white scout full white scout close tall

It’s plain, a bit large and, as feared, boxy!  Nonetheless, it’s light and airy, which is perfect in the hot and humid Toronto summers.  Sadly, disaster struck when I was giving this a final press.  My “rayon” fabric melted!  Methinks there was a touch of polyester in this!  Serves me right.

white scout meltedIf you’ve ever bought fabric at King’s Textiles on Spadina then you know that there is an incredible selection of fabric… all on unlabeled bolts!  Fabric is roughly sorted but if you are ever unsure of what you are dealing with then you’re entirely dependent on the staff and their textile knowledge.  I found this one in their rayon section and suspected that it was really a rayon/poly blend but forgot to set my iron accordingly.  Lesson learned!  Since the shirt was already finished, I roughly (and I do mean roughly!) patched the area but I think it’s safe to say that this version of scout will only make the following appearance…  under a cardigan!  In this case, my wispy cardigan.

white scout full with wispy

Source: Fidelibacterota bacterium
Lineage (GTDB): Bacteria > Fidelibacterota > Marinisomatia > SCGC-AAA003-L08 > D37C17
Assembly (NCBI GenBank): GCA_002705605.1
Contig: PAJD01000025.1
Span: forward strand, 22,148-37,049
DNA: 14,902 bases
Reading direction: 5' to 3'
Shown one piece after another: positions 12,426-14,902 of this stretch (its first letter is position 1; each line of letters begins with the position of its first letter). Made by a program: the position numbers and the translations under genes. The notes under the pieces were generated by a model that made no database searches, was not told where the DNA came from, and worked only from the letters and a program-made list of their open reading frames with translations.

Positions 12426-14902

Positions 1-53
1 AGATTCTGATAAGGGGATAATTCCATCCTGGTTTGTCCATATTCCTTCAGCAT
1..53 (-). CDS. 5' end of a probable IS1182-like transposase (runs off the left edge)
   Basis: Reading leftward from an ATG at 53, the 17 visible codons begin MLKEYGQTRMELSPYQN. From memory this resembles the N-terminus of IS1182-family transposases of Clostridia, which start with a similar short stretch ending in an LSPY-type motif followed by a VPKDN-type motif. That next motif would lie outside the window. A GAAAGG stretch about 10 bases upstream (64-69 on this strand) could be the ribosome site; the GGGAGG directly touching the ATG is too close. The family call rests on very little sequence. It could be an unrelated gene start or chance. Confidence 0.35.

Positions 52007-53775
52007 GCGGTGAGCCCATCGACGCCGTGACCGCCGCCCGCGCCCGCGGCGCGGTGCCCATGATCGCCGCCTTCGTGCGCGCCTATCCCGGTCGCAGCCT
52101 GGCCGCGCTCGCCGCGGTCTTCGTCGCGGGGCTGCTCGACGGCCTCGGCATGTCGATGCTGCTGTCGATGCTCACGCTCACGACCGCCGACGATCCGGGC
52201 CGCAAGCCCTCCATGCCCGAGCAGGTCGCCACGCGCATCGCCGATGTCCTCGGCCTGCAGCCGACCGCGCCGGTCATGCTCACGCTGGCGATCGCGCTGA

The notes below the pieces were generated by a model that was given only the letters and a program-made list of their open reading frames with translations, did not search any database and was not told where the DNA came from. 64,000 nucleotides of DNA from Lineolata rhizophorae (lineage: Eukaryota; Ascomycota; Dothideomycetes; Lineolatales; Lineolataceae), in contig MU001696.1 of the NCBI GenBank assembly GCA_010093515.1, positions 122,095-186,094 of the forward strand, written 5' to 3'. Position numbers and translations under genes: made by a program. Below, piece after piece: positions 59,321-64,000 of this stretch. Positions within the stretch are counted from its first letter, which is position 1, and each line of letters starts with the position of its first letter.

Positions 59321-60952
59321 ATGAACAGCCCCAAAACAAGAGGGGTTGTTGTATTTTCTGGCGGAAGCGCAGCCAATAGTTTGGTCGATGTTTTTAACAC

Next up was a colour-blocked version.  I used some really lovely voile from The Workroom that I thought might be a disaster on me with this pattern as voile is more floaty than drapey (love the language liberties we tend to take when blogging!).  In the end, I don’t think it’s too bad!  And this fabric is like butter!  A real pleasure to wear.  I again added some length to the shirt and altered the hemline so that it was curved (similar to the Wiksten Tank hem).  I really prefer this hem on such a simple shirt.  I french seamed the colour block joins to keep things tidy.  And…  that’s about it!  Not too much to say on this one!

colour scout close colour scout full

It’s a shirt?  No!  It’s a tent?!?!

colour scout tentI really recommend this pattern for anyone looking to build up their wardrobe staples.  It’s lovely as is and is a great way to highlight a special cut of fabric you may have stashed.  However, it’s also a bit of a blank canvas and many, many fun variations of this can can be found online.  Just check out the sewalong entries if you don’t believe me!  I’ve currently got a split back version of this going (similar to my split-back tank) in a herringbone chambray and another colour blocked version with a half button placket on the back (inspired by the Datura Blouse) and similar to this lovely version.  Will share those another day.

In the meantime, have you given kollabora a try? Enjoying it?

As an aside, this was also one of the patterns I wanted to try out for the Indie Pattern Month. The next Indie pattern I promised to try is the Briar tee from the awesome Megan Nielsen! I’ve got a few versions of this to share next week!

Thanks for stopping by!


Indie pattern month